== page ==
This week, the mayor Eduardo Paes sanctioned two laws, previously approved by the City Council of Rio de Janeiro, which establish urban and tax incentives to housing production in the Port Region. These incentives are a decisive step to consolidate one of the main goals of Porto Maravilha and it is estimated that 28 thousand residences for various levels of income will be built in the region. The laws induce the speeding up of the production of residential units particularly in two ways: the reduction of production costs and the anticipation of investments.

Porto Maravilha comprises the area of additional construction potential and the Area of Cultural Environment Protection of the neighbourhoods of Saúde, Gamboa and Santo Cristo (Apac Sagas), which corresponds to most of the area of Porto Maravilha. For the areas of increased construction potential, the flat area surrounding Rodrigues Alves Avenue and Francisco Bicalho Avenue, the law pertaining to urban incentives basically includes measures to reduce the cost with Certificates of Additional Construction Potential (Cepacs) – certificates that are required from edifices with an increase of built area –, facilitating the investment in residential enterprises for different income groups. This reinforces the tendency of balancing residential and commercial uses of new enterprises in this part of the region.

In the SAGAS area, urban incentives also favour the use of the immense stock of properties, many of historical value, for residential purposes. Moreover, the measures adopted facilitate the approval of Social Housing enterprises in the Port Region of Rio. The result is the integration of this vast group in the revitalization process and in the new dynamic.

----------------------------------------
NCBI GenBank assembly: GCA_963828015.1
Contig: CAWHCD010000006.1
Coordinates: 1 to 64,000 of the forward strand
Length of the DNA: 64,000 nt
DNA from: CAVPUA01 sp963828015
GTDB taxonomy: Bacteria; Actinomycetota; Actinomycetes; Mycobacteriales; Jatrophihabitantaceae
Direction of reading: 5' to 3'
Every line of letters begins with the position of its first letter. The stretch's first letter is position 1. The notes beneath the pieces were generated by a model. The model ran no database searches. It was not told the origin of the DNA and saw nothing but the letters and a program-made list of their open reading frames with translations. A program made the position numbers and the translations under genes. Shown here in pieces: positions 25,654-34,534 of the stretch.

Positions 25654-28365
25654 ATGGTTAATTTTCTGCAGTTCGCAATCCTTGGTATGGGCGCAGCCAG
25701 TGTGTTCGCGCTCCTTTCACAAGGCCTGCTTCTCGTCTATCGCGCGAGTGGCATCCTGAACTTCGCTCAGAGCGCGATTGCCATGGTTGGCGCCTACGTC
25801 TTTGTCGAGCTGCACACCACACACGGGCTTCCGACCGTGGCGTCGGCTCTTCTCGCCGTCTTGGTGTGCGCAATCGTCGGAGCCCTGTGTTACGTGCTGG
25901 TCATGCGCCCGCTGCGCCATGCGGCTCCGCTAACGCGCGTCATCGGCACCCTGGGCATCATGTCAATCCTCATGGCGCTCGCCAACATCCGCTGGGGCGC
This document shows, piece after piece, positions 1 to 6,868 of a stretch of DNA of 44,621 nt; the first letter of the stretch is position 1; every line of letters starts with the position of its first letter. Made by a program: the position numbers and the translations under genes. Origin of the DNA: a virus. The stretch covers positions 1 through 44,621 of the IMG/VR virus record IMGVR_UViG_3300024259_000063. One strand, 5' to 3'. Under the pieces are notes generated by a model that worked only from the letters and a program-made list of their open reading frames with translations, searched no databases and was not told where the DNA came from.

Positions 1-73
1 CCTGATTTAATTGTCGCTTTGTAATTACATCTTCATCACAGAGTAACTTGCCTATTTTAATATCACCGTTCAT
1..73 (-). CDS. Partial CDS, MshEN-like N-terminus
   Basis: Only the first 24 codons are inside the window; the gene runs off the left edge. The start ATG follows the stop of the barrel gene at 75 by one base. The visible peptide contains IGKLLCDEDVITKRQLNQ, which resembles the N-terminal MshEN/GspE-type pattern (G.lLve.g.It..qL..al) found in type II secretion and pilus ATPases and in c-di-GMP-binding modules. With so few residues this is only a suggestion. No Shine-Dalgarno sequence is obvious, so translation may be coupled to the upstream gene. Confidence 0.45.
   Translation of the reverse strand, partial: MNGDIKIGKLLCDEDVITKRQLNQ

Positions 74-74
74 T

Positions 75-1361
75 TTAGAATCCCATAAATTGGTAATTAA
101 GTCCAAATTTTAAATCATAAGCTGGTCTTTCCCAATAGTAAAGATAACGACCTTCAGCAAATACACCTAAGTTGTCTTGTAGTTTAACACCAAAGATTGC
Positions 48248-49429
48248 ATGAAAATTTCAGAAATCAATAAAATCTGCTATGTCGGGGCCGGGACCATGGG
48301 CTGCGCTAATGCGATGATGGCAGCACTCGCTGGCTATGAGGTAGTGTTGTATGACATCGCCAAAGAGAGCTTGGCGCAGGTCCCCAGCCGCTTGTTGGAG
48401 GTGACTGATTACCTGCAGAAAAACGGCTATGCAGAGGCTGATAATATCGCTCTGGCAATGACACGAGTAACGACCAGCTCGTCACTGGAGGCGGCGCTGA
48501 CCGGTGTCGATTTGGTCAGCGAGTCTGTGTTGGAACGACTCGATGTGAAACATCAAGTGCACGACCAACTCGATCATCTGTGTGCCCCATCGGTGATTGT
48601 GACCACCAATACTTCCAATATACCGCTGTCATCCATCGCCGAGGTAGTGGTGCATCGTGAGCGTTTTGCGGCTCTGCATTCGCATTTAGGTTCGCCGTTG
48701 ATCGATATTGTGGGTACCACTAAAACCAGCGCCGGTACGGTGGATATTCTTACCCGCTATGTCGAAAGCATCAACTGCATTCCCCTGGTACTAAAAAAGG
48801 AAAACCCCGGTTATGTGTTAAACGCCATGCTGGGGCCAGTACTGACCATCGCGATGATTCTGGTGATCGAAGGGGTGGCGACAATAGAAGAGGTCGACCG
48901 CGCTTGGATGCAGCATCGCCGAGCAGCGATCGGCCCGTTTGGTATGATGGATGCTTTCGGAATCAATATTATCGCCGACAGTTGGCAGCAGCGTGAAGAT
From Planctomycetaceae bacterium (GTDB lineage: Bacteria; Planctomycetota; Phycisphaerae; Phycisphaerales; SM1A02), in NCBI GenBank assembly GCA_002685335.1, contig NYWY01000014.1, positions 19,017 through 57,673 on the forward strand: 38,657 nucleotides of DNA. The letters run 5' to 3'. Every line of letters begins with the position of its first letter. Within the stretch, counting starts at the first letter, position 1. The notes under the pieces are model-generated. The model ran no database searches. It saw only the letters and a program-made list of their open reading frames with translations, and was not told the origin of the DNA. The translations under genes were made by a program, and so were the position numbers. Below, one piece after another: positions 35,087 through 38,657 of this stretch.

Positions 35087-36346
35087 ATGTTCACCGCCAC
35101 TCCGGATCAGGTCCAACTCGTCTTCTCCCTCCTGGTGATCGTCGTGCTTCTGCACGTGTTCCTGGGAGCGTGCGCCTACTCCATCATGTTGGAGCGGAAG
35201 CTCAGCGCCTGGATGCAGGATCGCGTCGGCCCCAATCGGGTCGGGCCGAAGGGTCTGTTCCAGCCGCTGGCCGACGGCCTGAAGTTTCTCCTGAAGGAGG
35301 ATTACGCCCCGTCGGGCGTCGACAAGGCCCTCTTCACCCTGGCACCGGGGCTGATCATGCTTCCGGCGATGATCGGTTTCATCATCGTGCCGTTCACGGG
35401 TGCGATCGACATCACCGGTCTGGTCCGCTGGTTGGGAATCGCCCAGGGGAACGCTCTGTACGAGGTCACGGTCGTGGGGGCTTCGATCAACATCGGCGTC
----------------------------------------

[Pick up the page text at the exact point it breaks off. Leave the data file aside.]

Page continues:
The Law pertaining to tax incentives complements this strategy, which the mayor Eduardo Paes defines as state activism. This instrument also has impacts on production costs of residences. Incentives are particularly relevant in the case of the Sagas area. The remission of debts is important, because it benefits the current residents of the region, given that they will also profit from tax incentives. Debts and council tax collection (IPTU) in the region that are not relevant to the Municipality can represent a significant weight to residents.

The second way refers to deadlines. Benefits of both laws cease when half the construction potential of the region is used for residential purposes. Furthermore, meeting deadlines for the approval of projects and for the delivery of properties (obtaining the “habite-se” certificate) is also required. Given that benefits are not permanent, investments in residential production must be anticipated and accelerated.

This induction enables an increase of housing offer in the region for diverse market groups. This is interesting, since there is a big habitation deficit in the municipality, especially among middle and low income groups. At the same time, there is good offer for housing credit.

As a result, the goal of increasing population density in the area of Porto Maravilha will be reached more swiftly. The concept of a lively healthy and sustainable city centre that recovers its memory and where people may live, work and have fun is getting ever clearer.  

Alberto Gomes Silva, president of Companhia de Desenvolvimento Urbano da Região do Porto do Rio de Janeiro (Cdurp), a company of the City Hall of Rio and the manager of Porto Maravilha